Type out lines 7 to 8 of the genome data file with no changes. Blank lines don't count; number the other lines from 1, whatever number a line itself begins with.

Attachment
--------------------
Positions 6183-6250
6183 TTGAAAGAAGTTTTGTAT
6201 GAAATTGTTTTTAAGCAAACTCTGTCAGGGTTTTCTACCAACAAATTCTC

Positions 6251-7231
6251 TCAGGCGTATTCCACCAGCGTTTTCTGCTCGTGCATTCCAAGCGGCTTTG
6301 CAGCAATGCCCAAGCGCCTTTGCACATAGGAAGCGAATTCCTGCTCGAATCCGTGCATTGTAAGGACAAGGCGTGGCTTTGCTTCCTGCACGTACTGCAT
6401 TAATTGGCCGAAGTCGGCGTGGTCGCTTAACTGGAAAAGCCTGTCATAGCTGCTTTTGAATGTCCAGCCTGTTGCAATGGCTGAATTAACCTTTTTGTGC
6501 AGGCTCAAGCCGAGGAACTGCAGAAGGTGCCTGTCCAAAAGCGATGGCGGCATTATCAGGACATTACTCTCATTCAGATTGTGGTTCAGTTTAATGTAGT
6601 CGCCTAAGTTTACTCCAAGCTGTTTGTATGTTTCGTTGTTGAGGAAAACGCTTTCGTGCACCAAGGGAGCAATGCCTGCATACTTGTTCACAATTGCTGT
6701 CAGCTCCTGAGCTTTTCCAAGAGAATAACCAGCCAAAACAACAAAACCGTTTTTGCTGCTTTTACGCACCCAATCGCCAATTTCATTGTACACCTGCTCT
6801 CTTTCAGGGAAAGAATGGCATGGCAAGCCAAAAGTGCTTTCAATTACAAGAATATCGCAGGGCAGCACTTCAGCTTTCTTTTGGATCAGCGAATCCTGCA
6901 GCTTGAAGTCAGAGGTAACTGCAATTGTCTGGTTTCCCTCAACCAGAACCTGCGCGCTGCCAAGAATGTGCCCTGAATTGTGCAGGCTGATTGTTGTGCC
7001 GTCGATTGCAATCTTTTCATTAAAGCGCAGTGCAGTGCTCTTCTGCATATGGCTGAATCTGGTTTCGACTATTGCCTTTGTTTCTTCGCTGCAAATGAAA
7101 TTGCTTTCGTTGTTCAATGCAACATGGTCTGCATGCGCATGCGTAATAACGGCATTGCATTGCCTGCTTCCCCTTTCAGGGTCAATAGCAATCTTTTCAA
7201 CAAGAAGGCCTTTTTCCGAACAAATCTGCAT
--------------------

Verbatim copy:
6401 TAATTGGCCGAAGTCGGCGTGGTCGCTTAACTGGAAAAGCCTGTCATAGCTGCTTTTGAATGTCCAGCCTGTTGCAATGGCTGAATTAACCTTTTTGTGC
6501 AGGCTCAAGCCGAGGAACTGCAGAAGGTGCCTGTCCAAAAGCGATGGCGGCATTATCAGGACATTACTCTCATTCAGATTGTGGTTCAGTTTAATGTAGT